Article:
When Mohammed the Prophet (Peace Be Upon Him) migrated from Makkah to Madinah, the people of Madinah were observing two major festivals.
The Ansaar (Muslims of Madinah) told him that before the advent of Islam, they used to have carnivals on those two joyous days.
The Prophet told them: “Instead of those two days, Allah has appointed two other days which are better – the days of Eid Al Fitr and Eid Al Adha (Hadith).”
Eid Al Fitr is celebrated on the first day of Shawwal, following the end of the Holy Month of Ramadan.
Shawwal is the 10th month in the Islamic calendar.
Eid Al Fitr is a true Thanksgiving Day for the men and women of faith. On this day, Muslims show their real joy for the health, strength and the opportunities of life, which Allah has given them to fulfill their obligation of fasting and other good deeds during the blessed month of Ramadan.
Eid Al Adha is celebrated on the tenth day of Zdilhijjah, the 12th and the last month of the Islamic calendar. It is also a very joyous day; it is a feast of self-sacrifice, commitment and obedience to Allah. It commemorates the great act of obedience to Allah by Prophet Ibrahim in showing his willingness to sacrifice his son Ismael.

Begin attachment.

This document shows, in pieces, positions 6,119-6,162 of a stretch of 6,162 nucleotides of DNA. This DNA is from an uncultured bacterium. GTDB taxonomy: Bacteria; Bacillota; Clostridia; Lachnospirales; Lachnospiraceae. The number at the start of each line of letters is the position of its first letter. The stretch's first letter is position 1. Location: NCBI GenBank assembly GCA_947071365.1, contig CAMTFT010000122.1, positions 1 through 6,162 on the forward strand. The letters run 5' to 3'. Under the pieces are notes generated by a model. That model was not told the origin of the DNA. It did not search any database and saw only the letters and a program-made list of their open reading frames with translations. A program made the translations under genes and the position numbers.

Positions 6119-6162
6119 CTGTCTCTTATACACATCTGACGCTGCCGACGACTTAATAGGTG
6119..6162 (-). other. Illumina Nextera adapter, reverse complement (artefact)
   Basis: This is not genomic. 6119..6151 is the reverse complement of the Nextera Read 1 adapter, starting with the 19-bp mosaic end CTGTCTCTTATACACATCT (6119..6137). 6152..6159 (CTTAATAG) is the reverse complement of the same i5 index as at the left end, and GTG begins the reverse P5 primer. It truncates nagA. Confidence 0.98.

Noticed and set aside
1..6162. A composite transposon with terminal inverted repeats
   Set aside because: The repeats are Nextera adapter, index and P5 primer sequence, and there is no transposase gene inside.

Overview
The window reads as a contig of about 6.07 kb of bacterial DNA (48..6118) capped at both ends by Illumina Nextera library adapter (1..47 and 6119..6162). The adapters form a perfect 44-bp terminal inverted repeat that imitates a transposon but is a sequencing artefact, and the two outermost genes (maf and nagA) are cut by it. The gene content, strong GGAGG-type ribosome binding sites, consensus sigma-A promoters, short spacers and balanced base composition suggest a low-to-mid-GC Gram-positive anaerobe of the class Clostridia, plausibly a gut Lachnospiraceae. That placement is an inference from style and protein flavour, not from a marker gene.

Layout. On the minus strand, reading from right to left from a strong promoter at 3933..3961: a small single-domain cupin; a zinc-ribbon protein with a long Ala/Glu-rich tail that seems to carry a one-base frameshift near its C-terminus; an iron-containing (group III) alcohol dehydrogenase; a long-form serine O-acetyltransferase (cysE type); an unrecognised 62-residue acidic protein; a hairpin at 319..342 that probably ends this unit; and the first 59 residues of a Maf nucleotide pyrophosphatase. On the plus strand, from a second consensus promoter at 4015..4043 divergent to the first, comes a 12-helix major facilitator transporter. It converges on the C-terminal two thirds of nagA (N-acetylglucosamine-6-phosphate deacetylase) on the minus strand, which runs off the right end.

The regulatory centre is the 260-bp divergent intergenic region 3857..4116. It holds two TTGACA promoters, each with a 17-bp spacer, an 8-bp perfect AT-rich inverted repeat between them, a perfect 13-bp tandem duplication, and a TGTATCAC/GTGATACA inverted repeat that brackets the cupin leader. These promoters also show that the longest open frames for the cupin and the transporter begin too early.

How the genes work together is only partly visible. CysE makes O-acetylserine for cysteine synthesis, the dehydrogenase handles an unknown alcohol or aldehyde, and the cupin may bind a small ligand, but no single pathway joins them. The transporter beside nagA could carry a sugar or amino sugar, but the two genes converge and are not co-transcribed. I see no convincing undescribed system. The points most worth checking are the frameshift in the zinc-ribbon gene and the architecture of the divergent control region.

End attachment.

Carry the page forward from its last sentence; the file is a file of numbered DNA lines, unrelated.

Allah accepted his sacrifice and replaced Prophet Ismael with a lamb. Although Haj has no relation with Eid Al Adha, the five-day-long ritual of Haj is also done during this month culminating with Ninth Zdilhijjah.
Many rituals of Haj are enactment of the struggle of the family of Ibrahim, specially his second wife Hajirah and her son Prophet Ismael.
The Sunnah of Eid: On this day, people wake up early, offer Salatul Fajr and prepare for personal cleanliness. They take care of details of clothing, take a Ghusl (bath) after Fajr, brush their teeth, dress up with the best clothes available and have breakfast before leaving for prayers. They offer ‘Salaat Al Eid’ with others in an open place, except when weather does not permit. They use two separate routes to and from the prayer ground.
They recite ‘Takbir’ on the way to Salaat and until the beginning of Salaat Al Eid.
At the conclusion of the Salaat, Muslims exchange greetings and offer reasonable gifts to youngsters and visit each other at their homes.
Muslims should also take this opportunity to invite their non-Muslims neighbours, colleagues, classmates and business acquaintances to Eid festivities to expose them to Islam and Muslim culture.
Reproduced from Indian Newslink, November 15, 2003.
Photo : The true spirit of Eid- Muslims in Christchurch